If you are waiting to hear about where David Chu went, too bad. He is never mentioned at all. And speaking of Chu, we have some continuity errors here when Bosch speaks to Soto about previous partners. Bosch only references one partner getting shot and recovering (Kiz) and another one who killed himself (Sheenan who we know didn’t kill himself, he was murdered). But Bosch doesn’t bring up Iggie at all which I found cold. And he also doesn’t mention Chu or J. Edgar.

Between the partner continuity issues and the ever increasing Maddie doesn’t age at all in these books, I wish that Connelly would start tracking things a bit better. I have no idea how Maddie is only 17 in this book when at least 3-4 years has passed since the last book in the series, “The Black Box” when she was 15. And somehow Bosch never dances towards more than late 50s in these books. He has to be at least 64 years old at the time of this book. Okay, moving on.

There are not a lot of interesting people in this one I found. There is no real development with Soto beyond why she’s interested in one case. We find out that Harry’s long term girlfriend dumped him between books due to him not supporting her son’s parole. Which honestly, who was this woman who didn’t know that wasn’t going to happen? I think that Harry and Hannah had an interesting relationship and I hate that everything dealing with it happened off screen. But hey, we have another potential love interest in this one who I felt blah about.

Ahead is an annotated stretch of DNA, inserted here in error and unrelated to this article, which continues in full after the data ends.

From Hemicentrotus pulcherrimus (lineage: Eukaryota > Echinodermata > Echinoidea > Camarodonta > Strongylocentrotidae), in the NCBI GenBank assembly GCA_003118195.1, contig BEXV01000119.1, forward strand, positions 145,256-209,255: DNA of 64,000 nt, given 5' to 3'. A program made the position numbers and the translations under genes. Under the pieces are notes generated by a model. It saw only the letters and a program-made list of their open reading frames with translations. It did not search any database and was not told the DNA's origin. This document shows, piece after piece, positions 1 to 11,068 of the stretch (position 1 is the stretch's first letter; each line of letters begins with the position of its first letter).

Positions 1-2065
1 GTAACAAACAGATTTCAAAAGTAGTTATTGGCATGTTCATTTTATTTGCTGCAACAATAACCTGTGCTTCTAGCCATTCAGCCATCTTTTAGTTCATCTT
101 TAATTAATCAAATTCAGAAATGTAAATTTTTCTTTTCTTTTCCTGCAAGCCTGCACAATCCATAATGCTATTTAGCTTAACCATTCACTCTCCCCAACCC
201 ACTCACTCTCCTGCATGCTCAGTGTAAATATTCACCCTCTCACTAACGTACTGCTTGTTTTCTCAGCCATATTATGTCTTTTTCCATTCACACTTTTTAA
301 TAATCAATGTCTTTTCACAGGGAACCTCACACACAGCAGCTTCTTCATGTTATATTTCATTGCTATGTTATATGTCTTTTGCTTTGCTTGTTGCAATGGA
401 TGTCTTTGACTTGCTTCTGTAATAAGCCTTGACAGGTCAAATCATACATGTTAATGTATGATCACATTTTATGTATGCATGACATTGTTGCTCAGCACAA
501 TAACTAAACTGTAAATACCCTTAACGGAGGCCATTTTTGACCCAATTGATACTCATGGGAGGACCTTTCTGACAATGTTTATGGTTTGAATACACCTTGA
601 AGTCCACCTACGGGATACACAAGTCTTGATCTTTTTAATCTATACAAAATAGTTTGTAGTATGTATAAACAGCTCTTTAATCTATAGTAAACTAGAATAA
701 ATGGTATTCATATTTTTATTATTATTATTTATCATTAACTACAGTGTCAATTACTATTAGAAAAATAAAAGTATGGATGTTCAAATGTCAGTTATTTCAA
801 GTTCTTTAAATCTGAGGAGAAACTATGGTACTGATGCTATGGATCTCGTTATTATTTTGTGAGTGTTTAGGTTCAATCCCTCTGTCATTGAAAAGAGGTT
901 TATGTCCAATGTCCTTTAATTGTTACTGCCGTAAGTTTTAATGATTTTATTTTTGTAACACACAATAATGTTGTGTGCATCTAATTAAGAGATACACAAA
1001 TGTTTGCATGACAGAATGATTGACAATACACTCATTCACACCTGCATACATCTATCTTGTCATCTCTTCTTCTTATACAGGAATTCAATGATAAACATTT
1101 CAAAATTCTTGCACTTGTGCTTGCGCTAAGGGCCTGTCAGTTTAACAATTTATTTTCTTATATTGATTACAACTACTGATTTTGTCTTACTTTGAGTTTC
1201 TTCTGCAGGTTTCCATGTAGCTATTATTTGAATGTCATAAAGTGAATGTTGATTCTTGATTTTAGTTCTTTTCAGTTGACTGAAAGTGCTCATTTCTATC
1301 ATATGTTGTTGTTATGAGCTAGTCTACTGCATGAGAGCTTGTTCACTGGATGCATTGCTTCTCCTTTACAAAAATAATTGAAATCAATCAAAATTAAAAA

We do get two people who reappear in this one from prior books. We get to see Rachel Walling again. I really want her to just tell Bosch to shove off since he only calls when he wants something. It appears that Rachel is happy and in a relationship though. We have a former Open/Unsolved detective (Jackson) that was in the last book giving Harry some details and that’s about it.

I wasn’t grabbed by the two cases that Lucia and Bosch were investigating. I thought that in both cases the solutions came about just a bit too easily, ie. in one case someone told them how/why someone was killed and then all they do is do research/interview to confirm this person’s account. I don’t get why Bosch held things back from his commander (I never get that) and at one point Bosch stupidly breaks into someone’s office for a freaking case file because he couldn’t wait until the next day to get it from that person. I honestly felt like most of this book was just a set-up to get to the next book in the Bosch series.

The writing was repetitive. If you want to read about how Bosch looks on in horror at something, enjoy. If you want to read about how Bosch doesn’t know how to use computers and depended on his partners to be in charge of all of that, enjoy. If you want to read about Bosch’s constant guilt about not being around for his daughter (and honestly not changing any of his habits to be there more), enjoy.

The flow was off from beginning to end. Connelly can usually juggle two cases and make them pop. But honestly, there was just too much happening that were separate from each other to focus on the story that Connelly wants to tell in this one.

I thought the endings to both cases was a disappointment. Especially because Bosch’s actions end up costing him a bit too much at the end of this book.